The collagens are intimately complexed and interwoven with glycoproteins and the proteoglycans to form the total supporting structure of the liver. The noncollagenous glycoproteins include laminin, fibronectin, entactin and elastin. Laminin is a large glycoprotein (1000 kD) produced by stellate cells and endothelial cells in the normal liver and in increased quantities by stellate cells and hepatocytes in the diseased liver. Laminin is the major glycoprotein in basement membrane and interacts there with type IV collagen; small amounts are normally present also in the space of Disse. Laminin promotes cell adhesion, migration, differentiation and growth and is an important mediator of capillary formation by endothelial cells. Laminin also is a critical regulator of the progenitor cell compartment and its response to injury. The fibronectins represent a class of large-molecular-weight glycoproteins which exist in plasma and cellular forms. In ECM, fibronectin exists as thin filaments associated with collagen fibres. Fibronectin exists in two isoforms, one of which, plasma fibronectin, is produced by hepatocytes. Fibronectin is also produced by hepatic stellate and sinusoidal endothelial cells. It mediates cell adhesion to collagen. Entactin, also referred to as nidogen, is a highly sulphated, dumbbell-shaped glycoprotein restricted to basement membranes and thus is generally absent from the space of Disse. Elastin fibres are normally scattered throughout portal tracts. Elastin is deposited in fibrous septa of the cirrhotic liver over time; the presence of elastin in fibrous septa thus provides some indication that the fibrous tissue has not been deposited recently.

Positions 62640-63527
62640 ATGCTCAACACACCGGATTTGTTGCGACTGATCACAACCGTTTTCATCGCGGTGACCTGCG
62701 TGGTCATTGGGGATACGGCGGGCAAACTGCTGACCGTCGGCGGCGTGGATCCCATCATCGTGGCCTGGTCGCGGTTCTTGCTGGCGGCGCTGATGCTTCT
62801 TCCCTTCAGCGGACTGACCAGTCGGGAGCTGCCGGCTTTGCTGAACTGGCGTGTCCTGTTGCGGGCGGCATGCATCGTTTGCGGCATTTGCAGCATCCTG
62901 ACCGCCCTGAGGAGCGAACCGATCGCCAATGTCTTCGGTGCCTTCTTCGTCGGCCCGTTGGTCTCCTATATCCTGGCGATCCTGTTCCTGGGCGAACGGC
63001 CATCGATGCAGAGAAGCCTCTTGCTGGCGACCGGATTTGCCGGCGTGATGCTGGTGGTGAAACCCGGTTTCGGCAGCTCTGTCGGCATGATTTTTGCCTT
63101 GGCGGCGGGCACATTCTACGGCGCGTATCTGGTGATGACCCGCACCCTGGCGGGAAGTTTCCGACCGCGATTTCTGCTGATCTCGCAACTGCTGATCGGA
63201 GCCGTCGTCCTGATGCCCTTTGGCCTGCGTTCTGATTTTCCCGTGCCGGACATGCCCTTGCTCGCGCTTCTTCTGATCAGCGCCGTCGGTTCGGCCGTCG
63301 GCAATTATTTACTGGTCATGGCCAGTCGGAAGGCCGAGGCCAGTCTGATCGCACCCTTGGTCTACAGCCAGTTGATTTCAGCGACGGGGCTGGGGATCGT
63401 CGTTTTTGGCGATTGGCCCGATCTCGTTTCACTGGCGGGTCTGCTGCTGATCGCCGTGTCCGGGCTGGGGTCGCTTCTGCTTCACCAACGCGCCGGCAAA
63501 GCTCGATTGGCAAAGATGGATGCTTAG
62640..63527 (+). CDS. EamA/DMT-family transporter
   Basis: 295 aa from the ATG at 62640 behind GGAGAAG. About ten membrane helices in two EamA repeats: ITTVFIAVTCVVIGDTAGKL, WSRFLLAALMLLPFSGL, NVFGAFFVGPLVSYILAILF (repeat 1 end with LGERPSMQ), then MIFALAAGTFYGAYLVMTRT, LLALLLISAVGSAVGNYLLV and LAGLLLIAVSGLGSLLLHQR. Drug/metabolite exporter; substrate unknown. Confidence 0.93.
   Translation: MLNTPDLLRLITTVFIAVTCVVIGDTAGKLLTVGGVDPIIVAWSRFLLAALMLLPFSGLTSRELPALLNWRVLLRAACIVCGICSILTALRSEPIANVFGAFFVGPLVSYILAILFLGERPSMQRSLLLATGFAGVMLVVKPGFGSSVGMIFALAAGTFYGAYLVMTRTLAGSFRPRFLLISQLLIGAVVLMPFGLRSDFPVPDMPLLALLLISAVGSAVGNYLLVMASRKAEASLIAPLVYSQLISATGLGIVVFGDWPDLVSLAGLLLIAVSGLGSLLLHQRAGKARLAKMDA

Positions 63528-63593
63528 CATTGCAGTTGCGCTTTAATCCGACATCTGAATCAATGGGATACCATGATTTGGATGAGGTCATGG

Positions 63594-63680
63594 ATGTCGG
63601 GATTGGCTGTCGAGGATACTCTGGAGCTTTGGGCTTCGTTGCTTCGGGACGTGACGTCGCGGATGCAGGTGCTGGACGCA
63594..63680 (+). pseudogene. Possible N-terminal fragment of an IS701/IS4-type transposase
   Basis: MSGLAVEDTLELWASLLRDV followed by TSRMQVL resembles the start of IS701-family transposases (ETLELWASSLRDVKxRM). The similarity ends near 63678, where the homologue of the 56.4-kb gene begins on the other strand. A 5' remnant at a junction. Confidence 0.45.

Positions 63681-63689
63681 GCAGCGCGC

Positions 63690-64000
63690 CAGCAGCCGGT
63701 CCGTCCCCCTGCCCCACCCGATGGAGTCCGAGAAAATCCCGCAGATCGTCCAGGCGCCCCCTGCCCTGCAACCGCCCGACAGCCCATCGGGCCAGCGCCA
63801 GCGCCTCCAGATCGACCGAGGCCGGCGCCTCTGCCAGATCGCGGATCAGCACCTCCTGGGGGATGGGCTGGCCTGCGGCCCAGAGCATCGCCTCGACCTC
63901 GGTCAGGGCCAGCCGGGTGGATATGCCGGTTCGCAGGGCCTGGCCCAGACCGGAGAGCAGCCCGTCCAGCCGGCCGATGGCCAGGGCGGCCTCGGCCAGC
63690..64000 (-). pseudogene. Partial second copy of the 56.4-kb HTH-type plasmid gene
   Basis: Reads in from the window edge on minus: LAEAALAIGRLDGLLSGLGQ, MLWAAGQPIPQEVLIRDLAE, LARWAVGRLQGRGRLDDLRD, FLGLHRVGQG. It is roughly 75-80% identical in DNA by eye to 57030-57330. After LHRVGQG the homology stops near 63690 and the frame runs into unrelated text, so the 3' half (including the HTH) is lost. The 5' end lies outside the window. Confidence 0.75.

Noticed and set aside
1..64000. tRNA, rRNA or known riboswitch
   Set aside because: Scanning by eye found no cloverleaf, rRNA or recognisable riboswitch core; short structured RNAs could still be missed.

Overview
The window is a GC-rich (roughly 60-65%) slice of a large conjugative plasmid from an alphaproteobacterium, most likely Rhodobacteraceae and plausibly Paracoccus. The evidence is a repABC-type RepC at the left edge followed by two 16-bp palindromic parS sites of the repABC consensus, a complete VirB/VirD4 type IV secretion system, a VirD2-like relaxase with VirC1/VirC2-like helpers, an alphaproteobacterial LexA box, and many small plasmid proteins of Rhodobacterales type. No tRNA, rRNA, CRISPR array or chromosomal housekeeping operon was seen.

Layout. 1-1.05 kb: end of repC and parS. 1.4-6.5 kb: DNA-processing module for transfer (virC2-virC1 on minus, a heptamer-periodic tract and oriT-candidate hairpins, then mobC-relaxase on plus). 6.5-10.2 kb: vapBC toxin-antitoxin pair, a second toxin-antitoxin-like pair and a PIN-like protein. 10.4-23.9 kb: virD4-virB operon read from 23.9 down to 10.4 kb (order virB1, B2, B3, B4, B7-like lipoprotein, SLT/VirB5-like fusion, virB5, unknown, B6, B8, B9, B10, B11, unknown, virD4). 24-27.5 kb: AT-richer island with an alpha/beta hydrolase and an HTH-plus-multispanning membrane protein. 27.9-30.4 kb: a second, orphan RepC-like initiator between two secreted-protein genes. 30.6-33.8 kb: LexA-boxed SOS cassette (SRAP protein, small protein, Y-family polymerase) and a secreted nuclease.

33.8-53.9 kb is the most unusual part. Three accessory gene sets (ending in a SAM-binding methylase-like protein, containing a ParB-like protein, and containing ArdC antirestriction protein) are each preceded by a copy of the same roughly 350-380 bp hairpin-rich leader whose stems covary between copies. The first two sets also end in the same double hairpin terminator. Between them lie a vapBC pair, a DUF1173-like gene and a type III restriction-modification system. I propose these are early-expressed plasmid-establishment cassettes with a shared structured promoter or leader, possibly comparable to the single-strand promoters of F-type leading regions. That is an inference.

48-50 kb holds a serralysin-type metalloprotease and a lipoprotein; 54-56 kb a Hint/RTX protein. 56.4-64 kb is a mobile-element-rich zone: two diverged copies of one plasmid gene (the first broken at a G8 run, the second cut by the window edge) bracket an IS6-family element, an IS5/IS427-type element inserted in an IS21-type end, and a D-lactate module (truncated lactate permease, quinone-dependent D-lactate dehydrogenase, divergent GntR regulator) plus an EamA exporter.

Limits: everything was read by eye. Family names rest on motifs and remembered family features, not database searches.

The proteoglycans are macromolecules consisting of a central protein core to which glycosaminoglycans and oligosaccharide side chains are attached. Proteoglycans are classified according to the type of glycosaminoglycan present. They contain specific functional domains which interact with cell surface receptor molecules. The proteoglycans include heparan sulphate, chondroitin sulphate, dermatan sulphate and hyaluronic acid. Proteoglycans have a core protein with a variable number of unbranched carbohydrate side chains composed of repeating sulphated disaccharide units. For heparan sulphate, these are iduronic acid– N -acetylglucosamine; for dermatan sulphate, iduronic acid– N -acetylgalactosamine; and for chondroitin sulphate, glucuronic acid– N -acetylgalactosamine. Hyaluronic acid is the exception because it lacks a protein core and is formed as a nonsulphated polysaccharide from glucosamine and glucuronic acid. In the liver, heparan sulphate is the most abundant proteoglycan and is present in portal tract basement membranes.
The strong anionic charge on the proteoglycans contributes to their binding to the other constituents of the ECM. Heparan sulphate in particular modulates the proliferative and secretory characteristics of mesenchymal cells and is an essential extracellular component of basement membranes. The proteoglycans can function as adhesion molecules and can act as receptor molecules on cell surfaces. As such, they have been identified as an important reservoir for cytokines and growth factors, by binding up these diffusible substances within the ECM. Remodelling of the ECM, as during regeneration, can release substantial quantities of cytokines and growth factors. Conversely, deposition of the ECM during fibrogenesis can increase the reservoir of stored cytokines and growth factors within the liver.
Function of extracellular matrix in the liver
In addition to providing the structural framework of the liver, evidence indicates that the complex matrix in the subendothelial space of Disse is essential for maintaining the integrity and function of hepatocytes and sinusoidal cells. In a general sense, the ECM provides the framework for regulation of cellular polarization, migration, proliferation, differentiation, cell survival and cell death. This occurs through signalling triggered by interaction between the ECM and cellular receptors. For example, hepatocyte differentiation in a polarized state requires an ECM rich in laminin and containing type IV collagen, heparan sulphate and entactin. Contact only with collagen matrix leads to loss of hepatocyte polarity and dedifferentiation, as measured by expression of hepatocyte-specific proteins. Conversely, in liver injury that induces degradation of the collagen matrix by the metalloproteinases, coupled with the production of a laminin-rich ECM, laminin maintains the progenitor cell phenotype and inhibits hepatocyte differentiation. Therefore, liver injury that disrupts the sinusoidal subendothelial matrix could result in loss of differentiated hepatocellular function.